It's an interesting idea. But looking at the amount of pressure that has historically been required to induce spontaneous (let alone organised) acts of sabotage, I'd say that we're quite a way from that yet.

- Jake

Friends come and go. Enemies accumulate.

by JakeS (JangoSierra 'at' gmail 'dot' com) on Mon Jun 7th, 2010 at 09:38:41 AM EST
[ Parent ]
Rather than acts of sabotage I was pinning my hopes on the ability to build some sort of "free" shadow network piggybacking on the official infrastructure and bypassing the "closed" "official" network almost entirely.

By laying out pros and cons we risk inducing people to join the debate, and losing control of a process that only we fully understand. - Alan Greenspan
by Migeru (migeru at eurotrib dot com) on Mon Jun 7th, 2010 at 10:37:01 AM EST
[ Parent ]
Interesting idea. Any more.
by ThatBritGuy (thatbritguy (at) googlemail.com) on Mon Jun 7th, 2010 at 11:54:35 AM EST
[ Parent ]
I think it's implicit in cyberpunk lore...

By laying out pros and cons we risk inducing people to join the debate, and losing control of a process that only we fully understand. - Alan Greenspan
by Migeru (migeru at eurotrib dot com) on Mon Jun 7th, 2010 at 05:28:55 PM EST
[ Parent ]
Something like Freenet?
Freenet is a decentralized, censorship-resistant distributed data store originally designed by Ian Clarke.[4] According to Clarke, Freenet aims to provide freedom of speech through a peer-to-peer network with strong protection of anonymity; as part of supporting its users' freedom, Freenet is free and open source software.[5] Freenet works by pooling the contributed bandwidth and storage space of member computers to allow users to anonymously publish or retrieve various kinds of information. Freenet has been under continuous development since 2000.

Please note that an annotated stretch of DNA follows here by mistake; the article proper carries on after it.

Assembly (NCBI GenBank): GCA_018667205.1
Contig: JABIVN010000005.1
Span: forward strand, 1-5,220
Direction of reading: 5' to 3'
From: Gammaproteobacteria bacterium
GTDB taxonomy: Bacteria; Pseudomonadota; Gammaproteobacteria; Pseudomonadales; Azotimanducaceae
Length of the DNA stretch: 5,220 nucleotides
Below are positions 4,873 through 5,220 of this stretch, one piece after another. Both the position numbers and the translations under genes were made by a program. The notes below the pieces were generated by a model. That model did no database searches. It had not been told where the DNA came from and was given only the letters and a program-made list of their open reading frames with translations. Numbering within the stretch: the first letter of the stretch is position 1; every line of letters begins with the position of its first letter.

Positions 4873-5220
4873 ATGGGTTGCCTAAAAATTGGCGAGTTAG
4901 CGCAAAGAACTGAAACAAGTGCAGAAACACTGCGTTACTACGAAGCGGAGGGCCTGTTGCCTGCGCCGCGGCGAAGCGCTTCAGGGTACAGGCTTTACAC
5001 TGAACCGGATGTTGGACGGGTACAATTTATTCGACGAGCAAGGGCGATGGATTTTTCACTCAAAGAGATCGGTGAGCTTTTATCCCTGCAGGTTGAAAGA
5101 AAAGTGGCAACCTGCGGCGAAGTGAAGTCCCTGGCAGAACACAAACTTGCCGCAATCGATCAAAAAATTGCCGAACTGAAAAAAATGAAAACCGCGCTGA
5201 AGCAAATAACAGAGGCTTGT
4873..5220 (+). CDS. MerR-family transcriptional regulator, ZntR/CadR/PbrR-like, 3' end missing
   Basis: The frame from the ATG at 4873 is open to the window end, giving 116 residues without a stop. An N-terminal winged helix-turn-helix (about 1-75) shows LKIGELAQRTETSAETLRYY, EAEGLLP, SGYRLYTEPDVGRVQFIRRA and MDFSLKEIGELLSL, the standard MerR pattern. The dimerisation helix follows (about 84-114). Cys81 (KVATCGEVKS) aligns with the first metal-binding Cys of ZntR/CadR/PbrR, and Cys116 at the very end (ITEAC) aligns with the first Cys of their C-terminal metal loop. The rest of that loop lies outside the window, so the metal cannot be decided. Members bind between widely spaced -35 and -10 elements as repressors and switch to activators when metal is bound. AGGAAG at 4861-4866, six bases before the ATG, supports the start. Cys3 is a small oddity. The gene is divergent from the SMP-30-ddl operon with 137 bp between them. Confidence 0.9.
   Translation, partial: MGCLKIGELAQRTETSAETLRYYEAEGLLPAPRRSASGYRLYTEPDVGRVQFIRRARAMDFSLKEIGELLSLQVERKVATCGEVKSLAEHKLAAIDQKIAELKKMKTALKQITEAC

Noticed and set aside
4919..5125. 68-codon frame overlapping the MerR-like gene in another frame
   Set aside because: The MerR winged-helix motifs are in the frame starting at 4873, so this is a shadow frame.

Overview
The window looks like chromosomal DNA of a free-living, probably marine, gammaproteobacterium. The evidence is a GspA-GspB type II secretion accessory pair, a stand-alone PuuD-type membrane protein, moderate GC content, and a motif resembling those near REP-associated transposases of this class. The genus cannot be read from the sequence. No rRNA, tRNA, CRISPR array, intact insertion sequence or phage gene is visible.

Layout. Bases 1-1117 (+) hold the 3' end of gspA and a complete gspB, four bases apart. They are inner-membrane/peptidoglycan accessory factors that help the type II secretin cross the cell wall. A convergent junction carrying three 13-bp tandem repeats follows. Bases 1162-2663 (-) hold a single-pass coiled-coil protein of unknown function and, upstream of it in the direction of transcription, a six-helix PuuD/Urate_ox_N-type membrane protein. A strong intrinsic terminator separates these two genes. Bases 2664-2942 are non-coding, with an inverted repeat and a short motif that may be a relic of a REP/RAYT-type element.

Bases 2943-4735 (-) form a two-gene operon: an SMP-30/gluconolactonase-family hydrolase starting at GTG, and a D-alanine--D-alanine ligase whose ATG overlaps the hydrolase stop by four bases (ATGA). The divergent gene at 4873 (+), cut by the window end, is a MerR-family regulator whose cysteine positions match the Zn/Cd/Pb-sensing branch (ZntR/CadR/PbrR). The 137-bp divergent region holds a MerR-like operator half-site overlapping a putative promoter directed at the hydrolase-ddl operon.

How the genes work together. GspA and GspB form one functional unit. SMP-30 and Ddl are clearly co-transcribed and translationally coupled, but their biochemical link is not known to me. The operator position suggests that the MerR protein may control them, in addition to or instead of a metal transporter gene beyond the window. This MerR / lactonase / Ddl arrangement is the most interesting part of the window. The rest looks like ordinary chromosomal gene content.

Sweden's finest (and perhaps only) collaborative, leftist e-newspaper Synapze.se
by A swedish kind of death on Mon Jun 7th, 2010 at 03:37:28 PM EST
[ Parent ]
I completely agree here.

And again, there is a big difference between large inequalities and a feudal system.

In a feudal system you can not have 20 % with very good resources and 30% more with proper working conditions. In a feudal system, the cast is 5% of the population and all the services and goods are performed by the masses.

So afeudal system is jsut not possible.

The reason why I think the inequality system is unstable is precisely because the cast is not smart enough to keep the unequal system under control and because aggregate demand fluctuates strongly leading to large changes in the power structure of the elite. I only ahve to look at the inequalities in the US at the beginning of the century or Brazil in the 80-90... they al finished.

On the other hand , the semi-feudal system in an economy based on agriculutre is going smoothly in Central America.. an the rich there atre just not that rich.. and they always emigrate. So tehya re not really the global elite... imagine a feudal lord in El Salvador without a place like Houston or europe to go for the medical treatment, the computer updates...

A pleasure

I therefore claim to show, not how men think in myths, but how myths operate in men's minds without their being aware of the fact. Levi-Strauss, Claude

by kcurie on Mon Jun 7th, 2010 at 06:32:57 PM EST
[ Parent ]
ThatBritGuy:
we'll see another major war,

the one on gaia isn't enough?

where do you think, TBG, and is it a WW? obviously our little skirmishes in afpak and iraq don't count...

'The history of public debt is full of irony. It rarely follows our ideas of order and justice.' Thomas Piketty

by melo (melometa4(at)gmail.com) on Mon Jun 7th, 2010 at 03:07:22 PM EST
[ Parent ]